The most important money habit I learned early in my life was the pure joy of having a job and earning my own money. Even as a youngster, I saw that earning money created opportunities to have a certain amount of freedom for things I wanted to do without asking for help from my parents.
I was blessed to grow up in a very small town (Jamestown, Ohio). With that came opportunities for making my own money in a safe environment. One of my first jobs was a paper route for the newspaper in nearby Xenia, Ohio. Doing the route and collecting the monthly fee put me in a position to enter customers’ homes. Some of these people were far less fortunate than my family. This interaction with people was a learning experience.
Sharon Lechter, Business Strategiest; Author Three Feet from Gold and Rich Dad Poor Dad
My parents set up a savings account for me and would take me to the bank regularly to deposit 50 percent of all my gifts and/or paychecks when I started working a part-time job. I would see how the money would grow over time if I left it alone…I had a plan for my future. I saved over 50 percent of my earnings through high school and college, so that when I graduated from college, I had accumulated over $22,000 to help me start my professional life in Atlanta.
Timothy Law Snyder. President Loyola Marymount University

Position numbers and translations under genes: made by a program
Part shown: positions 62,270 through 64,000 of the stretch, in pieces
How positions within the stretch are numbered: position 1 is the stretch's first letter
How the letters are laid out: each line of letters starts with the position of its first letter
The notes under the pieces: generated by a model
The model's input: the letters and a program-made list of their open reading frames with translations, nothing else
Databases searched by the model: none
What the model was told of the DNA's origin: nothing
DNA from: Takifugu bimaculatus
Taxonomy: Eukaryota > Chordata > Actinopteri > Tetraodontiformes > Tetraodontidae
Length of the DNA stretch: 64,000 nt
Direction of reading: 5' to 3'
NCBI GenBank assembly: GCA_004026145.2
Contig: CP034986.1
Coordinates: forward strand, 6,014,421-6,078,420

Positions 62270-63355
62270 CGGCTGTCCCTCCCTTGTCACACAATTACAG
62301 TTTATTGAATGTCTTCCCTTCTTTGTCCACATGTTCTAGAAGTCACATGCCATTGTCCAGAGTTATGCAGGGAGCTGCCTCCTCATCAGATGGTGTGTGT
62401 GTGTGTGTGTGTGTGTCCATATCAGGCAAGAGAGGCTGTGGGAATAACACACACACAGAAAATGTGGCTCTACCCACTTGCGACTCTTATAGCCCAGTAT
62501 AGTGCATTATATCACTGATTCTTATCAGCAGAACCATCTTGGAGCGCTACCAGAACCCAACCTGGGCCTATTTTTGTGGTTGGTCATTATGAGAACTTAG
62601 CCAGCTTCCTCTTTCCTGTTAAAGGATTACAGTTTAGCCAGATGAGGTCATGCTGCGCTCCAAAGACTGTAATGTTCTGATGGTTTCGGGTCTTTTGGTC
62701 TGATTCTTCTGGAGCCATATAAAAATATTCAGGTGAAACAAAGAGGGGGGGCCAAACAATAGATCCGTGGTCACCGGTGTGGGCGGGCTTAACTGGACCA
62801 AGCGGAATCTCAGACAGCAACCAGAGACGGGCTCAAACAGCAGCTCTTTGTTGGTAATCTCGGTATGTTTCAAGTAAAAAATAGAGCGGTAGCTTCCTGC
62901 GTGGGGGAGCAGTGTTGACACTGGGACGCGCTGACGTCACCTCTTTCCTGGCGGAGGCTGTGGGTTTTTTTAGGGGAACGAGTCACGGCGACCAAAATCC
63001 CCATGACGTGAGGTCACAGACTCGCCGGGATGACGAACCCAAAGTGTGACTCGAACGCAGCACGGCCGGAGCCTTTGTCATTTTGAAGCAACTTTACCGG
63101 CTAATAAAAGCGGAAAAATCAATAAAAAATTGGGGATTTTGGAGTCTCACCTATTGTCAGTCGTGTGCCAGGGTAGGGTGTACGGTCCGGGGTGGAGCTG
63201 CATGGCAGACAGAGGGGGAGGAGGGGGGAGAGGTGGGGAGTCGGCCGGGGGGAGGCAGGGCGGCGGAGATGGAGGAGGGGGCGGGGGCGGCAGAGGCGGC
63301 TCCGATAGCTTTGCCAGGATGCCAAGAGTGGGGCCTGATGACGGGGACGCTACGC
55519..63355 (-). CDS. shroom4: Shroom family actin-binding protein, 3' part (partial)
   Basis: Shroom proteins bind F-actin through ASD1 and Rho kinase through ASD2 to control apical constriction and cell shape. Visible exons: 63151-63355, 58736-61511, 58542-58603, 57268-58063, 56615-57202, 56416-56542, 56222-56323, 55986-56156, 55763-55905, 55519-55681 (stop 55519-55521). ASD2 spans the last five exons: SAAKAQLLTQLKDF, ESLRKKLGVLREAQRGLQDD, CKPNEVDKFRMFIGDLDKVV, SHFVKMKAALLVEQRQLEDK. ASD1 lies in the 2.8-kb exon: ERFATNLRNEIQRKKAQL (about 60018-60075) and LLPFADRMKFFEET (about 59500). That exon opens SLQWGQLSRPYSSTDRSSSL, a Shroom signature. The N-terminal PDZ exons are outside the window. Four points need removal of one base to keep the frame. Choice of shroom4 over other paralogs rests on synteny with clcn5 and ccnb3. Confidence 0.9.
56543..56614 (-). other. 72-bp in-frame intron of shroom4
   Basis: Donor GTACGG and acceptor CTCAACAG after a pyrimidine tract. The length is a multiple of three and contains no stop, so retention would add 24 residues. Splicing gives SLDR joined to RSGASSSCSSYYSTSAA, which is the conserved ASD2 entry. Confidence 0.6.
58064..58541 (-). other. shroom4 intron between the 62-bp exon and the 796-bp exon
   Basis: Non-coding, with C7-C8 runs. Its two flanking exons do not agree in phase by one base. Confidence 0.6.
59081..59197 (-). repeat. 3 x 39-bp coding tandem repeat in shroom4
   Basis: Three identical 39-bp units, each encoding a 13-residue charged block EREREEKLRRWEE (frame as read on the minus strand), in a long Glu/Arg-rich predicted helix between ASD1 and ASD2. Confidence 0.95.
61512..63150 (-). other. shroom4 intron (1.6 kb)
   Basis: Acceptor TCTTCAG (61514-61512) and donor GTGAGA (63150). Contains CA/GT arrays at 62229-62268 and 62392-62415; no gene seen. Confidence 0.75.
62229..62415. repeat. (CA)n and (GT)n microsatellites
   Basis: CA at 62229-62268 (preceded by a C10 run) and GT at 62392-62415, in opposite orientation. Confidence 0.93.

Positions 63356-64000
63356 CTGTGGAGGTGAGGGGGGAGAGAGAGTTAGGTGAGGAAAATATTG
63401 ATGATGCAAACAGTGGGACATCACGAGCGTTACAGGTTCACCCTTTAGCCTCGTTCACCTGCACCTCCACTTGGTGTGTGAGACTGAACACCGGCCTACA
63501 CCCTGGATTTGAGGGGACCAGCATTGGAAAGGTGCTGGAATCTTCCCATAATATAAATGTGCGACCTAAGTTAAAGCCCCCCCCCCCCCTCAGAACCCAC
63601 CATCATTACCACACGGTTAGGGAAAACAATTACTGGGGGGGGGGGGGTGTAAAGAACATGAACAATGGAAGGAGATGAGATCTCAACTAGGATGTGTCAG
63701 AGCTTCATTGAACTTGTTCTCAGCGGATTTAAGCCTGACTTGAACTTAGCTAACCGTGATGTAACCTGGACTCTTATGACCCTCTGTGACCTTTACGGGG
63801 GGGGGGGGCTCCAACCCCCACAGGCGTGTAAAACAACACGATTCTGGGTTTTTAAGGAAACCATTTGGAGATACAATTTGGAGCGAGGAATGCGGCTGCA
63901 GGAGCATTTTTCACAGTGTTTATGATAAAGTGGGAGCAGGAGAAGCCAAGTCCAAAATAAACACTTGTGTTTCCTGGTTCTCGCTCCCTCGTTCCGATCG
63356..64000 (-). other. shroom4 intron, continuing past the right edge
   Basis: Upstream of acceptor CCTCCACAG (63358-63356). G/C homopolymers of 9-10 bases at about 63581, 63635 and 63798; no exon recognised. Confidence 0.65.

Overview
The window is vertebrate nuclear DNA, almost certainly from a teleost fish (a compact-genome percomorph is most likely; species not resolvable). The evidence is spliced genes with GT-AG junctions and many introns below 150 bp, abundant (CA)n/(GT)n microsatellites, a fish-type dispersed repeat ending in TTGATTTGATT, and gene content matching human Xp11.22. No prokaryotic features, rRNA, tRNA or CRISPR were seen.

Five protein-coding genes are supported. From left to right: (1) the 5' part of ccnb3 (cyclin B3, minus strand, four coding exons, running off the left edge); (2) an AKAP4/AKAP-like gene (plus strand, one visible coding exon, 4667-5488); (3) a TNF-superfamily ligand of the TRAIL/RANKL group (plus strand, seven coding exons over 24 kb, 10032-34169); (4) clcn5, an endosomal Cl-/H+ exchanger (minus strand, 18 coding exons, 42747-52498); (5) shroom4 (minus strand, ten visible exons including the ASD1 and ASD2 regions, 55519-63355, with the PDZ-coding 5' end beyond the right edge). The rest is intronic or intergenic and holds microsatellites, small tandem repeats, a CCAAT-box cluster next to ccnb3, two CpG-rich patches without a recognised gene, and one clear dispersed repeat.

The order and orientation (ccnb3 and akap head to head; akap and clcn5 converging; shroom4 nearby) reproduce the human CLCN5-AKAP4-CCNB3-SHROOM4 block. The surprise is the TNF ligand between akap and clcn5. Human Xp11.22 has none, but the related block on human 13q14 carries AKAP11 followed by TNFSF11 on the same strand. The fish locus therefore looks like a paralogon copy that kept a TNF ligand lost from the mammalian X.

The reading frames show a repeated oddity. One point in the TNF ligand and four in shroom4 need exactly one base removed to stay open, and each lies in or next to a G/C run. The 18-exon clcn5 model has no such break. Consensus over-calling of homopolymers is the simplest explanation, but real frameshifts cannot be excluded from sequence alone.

When I was young, I had a paper route, delivering papers in a nearby neighborhood via bicycle. It was tough work. I’d pick up a heavy load of papers a couple of miles away, put them into baskets on my bike, and ride back and deliver them. In those days, you had to go door-to-door each month to “collect.” It was on you. You paid for the papers you delivered, so you had to collect from everybody to make your expected earnings.
During the Christmas season, my better customers gave me a tip — usually $5 to $20. The $20 “big one” was always my goal. One day, a customer named Mr. Goldberg gave me an envelope. It contained a lovely note, speaking to how reliable I was, how nice I was, and so on. Also inside? A beautiful, uncirculated $2 bill. I was a coin collector and had never seen a $2 bill. I still have it!
Mr. Goldberg’s kindness, thoughtfulness, and cleverness taught me that money is a form of compensation, but that many other forms of compensation — even recognition — were just as important.
That helped me understand that what shows up on a spreadsheet — the money — is always only part of the picture. People’s time, values, and hearts are always in the mix; and they are just as important, even in the most executive business transactions.